I have such gratitude to my medical team and all they did for me.
Michael McGuire, 69, had a history of visiting the emergency room after bouts of severe heartburn, just to be sure it wasn’t something serious. When he awoke with chest pain at 3 am on Saturday, April 28, 2018, after having a meatball sandwich the evening before, he thought it was just another case of heartburn — although much worse than in the past.
“It almost felt like an ulcer — there was so much pain in the middle of my chest,” recalls Michael, an actor and voice-over artist who had transitioned to a career as a real estate project manager. By 8 am, he began packing a knapsack as he and his fiancée, Cindy, finished breakfast and prepared to visit the emergency department at NewYork-Presbyterian/Columbia University Irving Medical Center, about 20 blocks south of their Washington Heights apartment.
However, this time would be different. As Cindy placed her empty coffee cup in the kitchen sink, she heard a loud bang in the living room. She came in to find Michael lying on the floor face down, gasping for air. His face was bleeding where he had hit his head on the coffee table. He was having a severe heart attack. Cindy called 9-1-1 and also yelled into the hallway for help, attracting the attention of her neighbor, Robin.
Cindy was not trained in CPR, but the 9-1-1 dispatcher told her and Robin what to do. After 8 minutes of chest compressions — “8 minutes which seemed like 4 hours,” notes Cindy, an actress and an administrator for a finance company — the paramedics arrived and took over, supporting Michael’s heart for another 12 minutes and transporting him to the hospital. His brain had been deprived of sufficient oxygen-rich blood for 20 minutes.
Arriving at NewYork-Presbyterian/Columbia University Irving Medical Center, Michael was whisked to the cardiac catheterization lab, where interventional cardiologist Dr. Philip Green inserted two stents to restore blood flow through Michael’s clogged arteries. He was stabilized and admitted to the intensive care unit.
All seemed well until 11 pm when Michael’s blood pressure began to plummet. Cardiologist Dr. Reshad Garan recommended that he be placed immediately on extracorporeal membrane oxygenation (ECMO), a method to support his circulation while his heart healed. His hospital room was quickly transformed into an operating room as surgeon Dr. Marisa Cevasco connected Michael to the lifesaving device. NewYork-Presbyterian is one of the first three programs in the world to achieve status as a Platinum Center of Excellence from the Extracorporeal Life Support Organization. Dr. Green also returned that night to implant a second heart pump in Michael’s body to work with ECMO.
With friends and family sitting vigils day and night, he healed. “It was very dire, with Michael riding a fine line,” says Cindy. “Dr. Garan didn’t get my hopes up, but he gave me hope.”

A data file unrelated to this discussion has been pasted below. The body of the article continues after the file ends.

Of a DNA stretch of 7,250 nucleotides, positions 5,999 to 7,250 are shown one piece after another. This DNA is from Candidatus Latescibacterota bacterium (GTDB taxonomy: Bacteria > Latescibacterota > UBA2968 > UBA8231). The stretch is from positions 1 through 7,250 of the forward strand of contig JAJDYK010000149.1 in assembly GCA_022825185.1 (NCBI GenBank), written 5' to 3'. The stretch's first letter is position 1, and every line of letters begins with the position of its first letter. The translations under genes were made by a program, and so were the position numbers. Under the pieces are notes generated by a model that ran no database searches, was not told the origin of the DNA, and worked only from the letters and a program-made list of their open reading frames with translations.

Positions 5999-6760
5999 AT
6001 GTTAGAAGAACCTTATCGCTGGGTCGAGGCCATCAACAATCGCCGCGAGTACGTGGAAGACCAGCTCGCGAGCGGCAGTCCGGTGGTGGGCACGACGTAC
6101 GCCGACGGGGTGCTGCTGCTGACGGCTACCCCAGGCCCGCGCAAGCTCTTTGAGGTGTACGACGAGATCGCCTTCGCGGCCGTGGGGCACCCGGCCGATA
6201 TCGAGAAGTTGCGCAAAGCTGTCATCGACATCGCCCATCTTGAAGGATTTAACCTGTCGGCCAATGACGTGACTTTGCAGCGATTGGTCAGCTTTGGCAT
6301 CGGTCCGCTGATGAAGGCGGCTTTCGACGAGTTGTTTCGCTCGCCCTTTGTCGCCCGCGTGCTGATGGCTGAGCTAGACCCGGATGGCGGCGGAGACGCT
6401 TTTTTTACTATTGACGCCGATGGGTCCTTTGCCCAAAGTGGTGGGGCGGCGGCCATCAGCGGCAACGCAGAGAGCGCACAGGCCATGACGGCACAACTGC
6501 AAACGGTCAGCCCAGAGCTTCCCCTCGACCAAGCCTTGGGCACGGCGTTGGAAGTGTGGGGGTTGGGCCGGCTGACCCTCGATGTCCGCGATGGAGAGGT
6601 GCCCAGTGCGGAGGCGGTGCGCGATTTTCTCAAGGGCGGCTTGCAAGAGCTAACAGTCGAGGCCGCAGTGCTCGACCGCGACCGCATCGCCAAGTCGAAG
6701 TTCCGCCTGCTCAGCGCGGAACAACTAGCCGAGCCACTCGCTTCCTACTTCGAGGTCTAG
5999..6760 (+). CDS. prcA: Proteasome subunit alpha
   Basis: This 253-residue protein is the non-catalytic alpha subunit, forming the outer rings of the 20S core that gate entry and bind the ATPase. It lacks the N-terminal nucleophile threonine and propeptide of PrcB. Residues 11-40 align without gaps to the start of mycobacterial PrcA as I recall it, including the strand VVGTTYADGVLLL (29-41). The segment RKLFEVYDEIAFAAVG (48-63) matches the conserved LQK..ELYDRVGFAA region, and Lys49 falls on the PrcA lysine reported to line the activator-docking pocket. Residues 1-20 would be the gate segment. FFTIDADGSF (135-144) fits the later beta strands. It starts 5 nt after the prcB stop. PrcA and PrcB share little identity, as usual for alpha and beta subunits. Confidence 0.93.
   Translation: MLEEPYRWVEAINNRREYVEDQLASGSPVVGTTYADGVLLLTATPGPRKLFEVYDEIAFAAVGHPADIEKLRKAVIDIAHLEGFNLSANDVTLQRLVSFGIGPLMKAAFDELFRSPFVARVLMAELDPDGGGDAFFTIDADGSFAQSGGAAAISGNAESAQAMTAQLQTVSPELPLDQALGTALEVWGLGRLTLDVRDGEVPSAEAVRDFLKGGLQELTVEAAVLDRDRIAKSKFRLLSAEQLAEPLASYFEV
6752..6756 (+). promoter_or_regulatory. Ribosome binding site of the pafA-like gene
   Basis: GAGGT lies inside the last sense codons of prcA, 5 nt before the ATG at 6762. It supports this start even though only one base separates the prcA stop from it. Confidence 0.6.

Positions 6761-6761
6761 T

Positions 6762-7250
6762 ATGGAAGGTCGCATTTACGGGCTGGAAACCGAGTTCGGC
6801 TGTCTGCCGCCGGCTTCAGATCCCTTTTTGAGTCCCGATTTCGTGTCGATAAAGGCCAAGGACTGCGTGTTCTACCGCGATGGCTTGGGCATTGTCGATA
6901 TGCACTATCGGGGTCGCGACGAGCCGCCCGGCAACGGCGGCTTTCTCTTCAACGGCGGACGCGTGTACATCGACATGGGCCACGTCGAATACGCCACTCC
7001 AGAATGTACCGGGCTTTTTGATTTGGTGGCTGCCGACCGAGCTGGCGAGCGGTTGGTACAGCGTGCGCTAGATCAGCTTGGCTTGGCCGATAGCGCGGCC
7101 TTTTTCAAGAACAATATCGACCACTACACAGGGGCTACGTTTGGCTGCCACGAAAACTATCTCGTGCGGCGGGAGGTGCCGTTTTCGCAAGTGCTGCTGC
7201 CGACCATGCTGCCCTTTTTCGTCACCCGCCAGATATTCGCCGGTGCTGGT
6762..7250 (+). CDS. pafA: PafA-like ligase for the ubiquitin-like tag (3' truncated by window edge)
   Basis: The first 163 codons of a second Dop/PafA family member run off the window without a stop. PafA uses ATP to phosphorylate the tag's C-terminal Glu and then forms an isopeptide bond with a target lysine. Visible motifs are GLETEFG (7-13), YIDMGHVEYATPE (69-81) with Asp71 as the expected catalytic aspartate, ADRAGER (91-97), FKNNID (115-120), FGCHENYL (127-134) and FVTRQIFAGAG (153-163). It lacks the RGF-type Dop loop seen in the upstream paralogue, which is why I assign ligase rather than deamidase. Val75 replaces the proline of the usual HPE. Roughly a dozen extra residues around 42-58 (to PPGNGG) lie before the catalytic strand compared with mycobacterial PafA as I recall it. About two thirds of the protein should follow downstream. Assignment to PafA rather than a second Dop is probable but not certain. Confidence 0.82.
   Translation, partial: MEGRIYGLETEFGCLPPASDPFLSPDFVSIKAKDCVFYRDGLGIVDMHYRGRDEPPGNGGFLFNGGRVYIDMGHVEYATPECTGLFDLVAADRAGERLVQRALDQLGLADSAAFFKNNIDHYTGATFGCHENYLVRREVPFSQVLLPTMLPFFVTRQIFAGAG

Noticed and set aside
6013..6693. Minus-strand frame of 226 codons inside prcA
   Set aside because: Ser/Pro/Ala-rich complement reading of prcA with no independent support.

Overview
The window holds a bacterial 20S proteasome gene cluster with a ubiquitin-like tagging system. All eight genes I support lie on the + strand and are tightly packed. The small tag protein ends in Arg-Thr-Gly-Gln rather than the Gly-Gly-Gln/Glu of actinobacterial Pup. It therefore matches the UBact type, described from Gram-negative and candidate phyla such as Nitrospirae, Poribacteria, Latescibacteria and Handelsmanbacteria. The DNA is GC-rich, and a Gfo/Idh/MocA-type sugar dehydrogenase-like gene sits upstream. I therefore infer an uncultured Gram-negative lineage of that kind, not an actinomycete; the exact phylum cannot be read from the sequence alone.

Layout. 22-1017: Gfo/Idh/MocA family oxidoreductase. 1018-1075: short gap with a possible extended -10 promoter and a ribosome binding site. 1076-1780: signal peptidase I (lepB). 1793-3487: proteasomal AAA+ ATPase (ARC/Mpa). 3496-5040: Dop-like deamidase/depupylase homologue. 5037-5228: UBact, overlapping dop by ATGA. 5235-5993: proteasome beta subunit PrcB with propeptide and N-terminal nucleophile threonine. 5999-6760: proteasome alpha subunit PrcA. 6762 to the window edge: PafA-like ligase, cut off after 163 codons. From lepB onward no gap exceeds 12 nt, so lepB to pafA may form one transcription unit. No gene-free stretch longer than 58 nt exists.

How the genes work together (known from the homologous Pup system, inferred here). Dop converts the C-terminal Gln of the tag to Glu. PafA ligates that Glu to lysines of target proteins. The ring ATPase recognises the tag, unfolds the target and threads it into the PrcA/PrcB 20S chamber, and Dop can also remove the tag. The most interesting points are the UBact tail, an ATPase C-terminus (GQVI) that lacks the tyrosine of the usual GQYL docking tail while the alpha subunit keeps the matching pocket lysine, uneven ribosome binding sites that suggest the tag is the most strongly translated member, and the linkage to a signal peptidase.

After five days, Michael no longer needed ECMO. He remained in the hospital for another eight days, stepping down to the cardiac care floor, with Cindy helping him learn how to eat again. The oxygen deprivation his brain endured also affected his cognitive abilities, such as word recall.
Thanks to the services provided through NewYork-Presbyterian/Columbia’s NeuroCardiac Comprehensive Care Clinic, he began the long road to recovery, receiving cognitive therapy designed for brain-injured patients. His rehabilitation continued at an inpatient center in Westchester County, where he received cognitive therapy and physical therapy for three weeks, transitioning to outpatient care at another center that ended in December 2018.
While Michael has no memory of his time at Columbia, he did say he could feel the progress through his recovery.
“There were a lot of things happening in that first 24 hours that worked in my favor,” he says, noting that being in excellent physical shape also helped him survive. “I have such gratitude to my medical team and all they did for me.” He now sees Dr. Garan for quarterly checkups.
Something else wonderful happened along the way: Michael and Cindy got married. After 18 years together, they had been planning a family wedding in Italy in June 2018, followed by a reception in September at the Brooklyn restaurant where Michael ate the meatball sandwich the night before his heart attack. Instead of Italy, they shared their vows in front of their loved ones at that same restaurant on the planned reception day — September 30, 2018 — where Michael walked down the aisle before Cindy to a joyous reception from the attendees. “It was a remarkable greeting,” Michael remembers.
“Everyone was so happy because they went through the experience with us at Columbia, where the care was extraordinary and Michael’s recovery miraculous,” Cindy adds. “We chose the traditional vows of ‘in sickness and in health’ because after what we had been through, they weren’t just words. They were a true celebration of life and the power of love.”